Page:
• Can you identify examples of representative government in your life?
      • Possible responses may include the following: local or state Board of Education, student council, class representative, county council, Boy/Girl Scout troop leader.
  5. Tell students they will begin investigating the Framers’ ideas about representative government by exploring several primary-source documents.
  6. Distribute the Unlocking Article I, Section 2 organizer, and review expectations for completion.
  7. As a class, read Article I, Section 2 as a class.
  8. Have students write what they believe Article I, Section 2, says in their own words in the box provided. Coach students to use context clues within the passage related to representative government.
  9. Working in trio teams, students will share their rephrased statement and then discuss the article's purpose to complete the final box together.
  10. Play Three-Fifths Compromise: Black History Month, Part 9 on the Three-Fifths Compromise. As students watch, they should listen for the Three-Fifths Compromise. Tell students that this will serve as a way to corroborate their original interpretation of the Unlocking Article I, Section 2 organizer.
  11. Consider sharing the video a second time to ensure students can identify the reasoning behind the clause to create proportional representation in the House of Representatives and pause to observe the graphic that shows three out of five people would be counted.
  12. Ask students if the purpose they identified in their group discussions matches that of the video. Clear up any misunderstandings as needed. They may be confused because the video only mentions representation and not taxes. Ensure students also identify in their groups that the clause was used for representation and taxes.
Part 2
  1. Conduct a close read of Federalist 54. A close-reading activity encourages students to focus on what the author says, what the author’s purpose is, and the words' meaning.
    • Note: Explain to students that Federalist 54 is a primary source document, written using the acceptable language of the time. Today, we would replace the word ‘slave’ with ‘enslaved person’ to honor the human life of that individual.
  2. Share the following background with the students:
    • The Federalist Papers were written under the collective pseudonym of Publius by James Madison, Alexander Hamilton, and John Jay in defense of the ratification of the U.S. Constitution in New York. Federalist 54 was published on February 12, 1788, and is said to have been written by either Madison or Hamilton to explain why the Three-Fifths Compromise was needed for representation and taxation.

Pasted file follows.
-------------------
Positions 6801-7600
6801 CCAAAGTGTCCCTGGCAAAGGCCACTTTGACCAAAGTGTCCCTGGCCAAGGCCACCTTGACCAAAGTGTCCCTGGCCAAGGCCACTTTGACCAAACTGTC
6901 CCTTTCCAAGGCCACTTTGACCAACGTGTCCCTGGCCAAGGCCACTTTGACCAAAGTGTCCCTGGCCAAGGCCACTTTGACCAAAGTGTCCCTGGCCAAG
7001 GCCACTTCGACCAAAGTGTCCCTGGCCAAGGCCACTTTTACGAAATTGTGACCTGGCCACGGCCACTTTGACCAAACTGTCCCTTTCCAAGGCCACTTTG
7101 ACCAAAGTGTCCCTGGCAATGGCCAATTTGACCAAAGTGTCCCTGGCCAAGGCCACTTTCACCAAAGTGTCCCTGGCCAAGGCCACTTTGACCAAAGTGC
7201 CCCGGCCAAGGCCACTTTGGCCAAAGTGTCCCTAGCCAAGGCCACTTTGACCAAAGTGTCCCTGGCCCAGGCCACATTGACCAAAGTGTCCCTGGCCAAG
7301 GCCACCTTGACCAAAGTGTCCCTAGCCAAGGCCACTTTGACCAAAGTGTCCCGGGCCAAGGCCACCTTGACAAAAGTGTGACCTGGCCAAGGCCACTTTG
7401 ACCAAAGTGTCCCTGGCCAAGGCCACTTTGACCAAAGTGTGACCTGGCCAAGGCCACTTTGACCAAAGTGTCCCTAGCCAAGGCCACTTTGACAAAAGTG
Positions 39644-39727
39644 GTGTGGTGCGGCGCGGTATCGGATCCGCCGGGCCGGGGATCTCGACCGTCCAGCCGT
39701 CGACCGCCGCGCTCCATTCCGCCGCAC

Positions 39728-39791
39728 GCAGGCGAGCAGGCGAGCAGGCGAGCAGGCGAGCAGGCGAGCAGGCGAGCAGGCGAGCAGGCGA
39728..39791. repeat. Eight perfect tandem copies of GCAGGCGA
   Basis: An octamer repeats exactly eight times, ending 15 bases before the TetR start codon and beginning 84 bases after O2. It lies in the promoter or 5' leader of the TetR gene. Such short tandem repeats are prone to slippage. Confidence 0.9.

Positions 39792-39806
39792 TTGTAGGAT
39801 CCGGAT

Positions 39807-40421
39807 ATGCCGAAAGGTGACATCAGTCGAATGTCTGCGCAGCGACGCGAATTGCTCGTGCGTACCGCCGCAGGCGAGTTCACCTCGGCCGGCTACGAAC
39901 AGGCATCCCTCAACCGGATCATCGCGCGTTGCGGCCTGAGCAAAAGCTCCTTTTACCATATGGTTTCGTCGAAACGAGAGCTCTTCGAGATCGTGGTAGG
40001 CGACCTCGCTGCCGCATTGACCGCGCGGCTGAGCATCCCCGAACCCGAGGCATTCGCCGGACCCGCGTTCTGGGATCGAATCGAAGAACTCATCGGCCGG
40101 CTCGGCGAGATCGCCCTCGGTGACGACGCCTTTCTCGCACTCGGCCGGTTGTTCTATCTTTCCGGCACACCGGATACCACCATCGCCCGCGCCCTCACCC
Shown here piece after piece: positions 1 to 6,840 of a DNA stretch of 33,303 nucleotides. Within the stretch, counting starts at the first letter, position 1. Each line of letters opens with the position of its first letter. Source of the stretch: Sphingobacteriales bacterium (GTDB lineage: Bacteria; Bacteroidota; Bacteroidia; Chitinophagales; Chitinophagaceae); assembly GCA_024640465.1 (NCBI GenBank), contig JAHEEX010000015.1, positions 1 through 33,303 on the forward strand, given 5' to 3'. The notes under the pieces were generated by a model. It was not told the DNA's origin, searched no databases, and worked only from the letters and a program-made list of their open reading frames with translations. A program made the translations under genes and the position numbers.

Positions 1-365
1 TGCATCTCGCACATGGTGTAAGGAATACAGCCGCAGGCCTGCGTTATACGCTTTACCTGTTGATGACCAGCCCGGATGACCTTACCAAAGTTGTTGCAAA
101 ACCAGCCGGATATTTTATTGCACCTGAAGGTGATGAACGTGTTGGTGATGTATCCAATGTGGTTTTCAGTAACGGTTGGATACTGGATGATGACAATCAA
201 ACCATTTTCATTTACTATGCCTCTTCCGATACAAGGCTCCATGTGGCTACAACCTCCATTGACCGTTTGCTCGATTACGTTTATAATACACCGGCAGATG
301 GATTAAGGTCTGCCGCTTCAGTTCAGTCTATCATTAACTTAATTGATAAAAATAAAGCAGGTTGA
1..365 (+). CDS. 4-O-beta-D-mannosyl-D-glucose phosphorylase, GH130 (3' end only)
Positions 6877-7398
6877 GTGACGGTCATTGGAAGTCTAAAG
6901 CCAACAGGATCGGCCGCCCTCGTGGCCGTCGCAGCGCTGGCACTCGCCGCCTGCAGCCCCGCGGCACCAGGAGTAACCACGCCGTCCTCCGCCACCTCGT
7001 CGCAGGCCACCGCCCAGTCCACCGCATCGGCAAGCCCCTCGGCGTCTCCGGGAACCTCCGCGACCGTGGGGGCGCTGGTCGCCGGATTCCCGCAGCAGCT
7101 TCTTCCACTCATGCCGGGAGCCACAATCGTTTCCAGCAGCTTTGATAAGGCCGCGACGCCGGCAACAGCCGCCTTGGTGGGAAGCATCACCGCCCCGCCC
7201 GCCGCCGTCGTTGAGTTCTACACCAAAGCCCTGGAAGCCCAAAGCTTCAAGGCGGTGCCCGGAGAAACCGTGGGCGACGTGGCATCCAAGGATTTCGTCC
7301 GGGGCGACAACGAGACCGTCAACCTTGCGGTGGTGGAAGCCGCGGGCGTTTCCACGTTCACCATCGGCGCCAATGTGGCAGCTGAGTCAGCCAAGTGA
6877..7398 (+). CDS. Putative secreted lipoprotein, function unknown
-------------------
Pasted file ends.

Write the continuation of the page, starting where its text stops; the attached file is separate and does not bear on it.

3. For the first round of close reading, the teacher should read the text out loud while students follow along.
  4. For the second round of close reading, students will annotate the text using the symbols in the Annotation Station, including the following:
    • ❍ Circle words you don’t know, and take a moment to find the definition.
    • Highlight in YELLOW phrases that confuse you. Use context clues to try and figure out their meaning.
    • Highlight in GREEN examples of the author’s claim as to why the Three-Fifths Compromise was required.
    • ✩ Star the items that make you wonder and wish to explore further.
  5. Model sections 1 or 2 for the whole class before having students finish the rest of the text.  Students can work in teams of three for additional support if needed.
  6. For the third round of close reading, have students summarize each section of Federalist 54 in their own words. Model sections 1 or 2 for the whole class before having students finish the remaining sections. Students can work in teams of three for additional support if needed. 
  7. Provide students an opportunity to debrief Federalist 54 by sharing their summaries. An answer key has been provided.
  8. Facilitate a class discussion by asking the following questions:
    • Did the Three-Fifths Compromise create an imbalance in power among the states?
      • Possible responses may include the following: Pro-slavery states had a disproportionate influence on the presidency, the Supreme Court, and other positions of power.
    • Ultimately, which group of individuals were disenfranchised due to the Three-Fifths Compromise?
      • Possible responses may include the following: People of African descent who were enslaved were disenfranchised.
    • Why do you think the Three-Fifths Compromise purposefully does not mention the word slavery?
      • Possible responses may include the following: While many Framers were enslavers themselves, they did not want the term to be included in the Constitution. However, many provisions were put into place to protect the institution of slavery, such as the Three-Fifths Compromise.
    • Who benefited from the Three-Fifths Compromise?
      • Possible responses may include the following: Pro-slavery states benefited, as they could include enslaved people in their population counts, and in turn, this calculation would give them more seats in the House of Representatives and thus more political power.
    • Do the ideas of the Three-Fifth Compromise influence representation today?
      • Possible answers may include the following: Gerrymandering, voter suppression, the undercounting of undocumented individuals in Census data, and the disenfranchisement of incarcerated individuals.
Students will demonstrate their mastery of the debate on the Three-Fifths Compromise by completing an Exit Ticket to answer our inquiry question: “Could the Constitution have been drafted without the Three-Fifths Compromise?”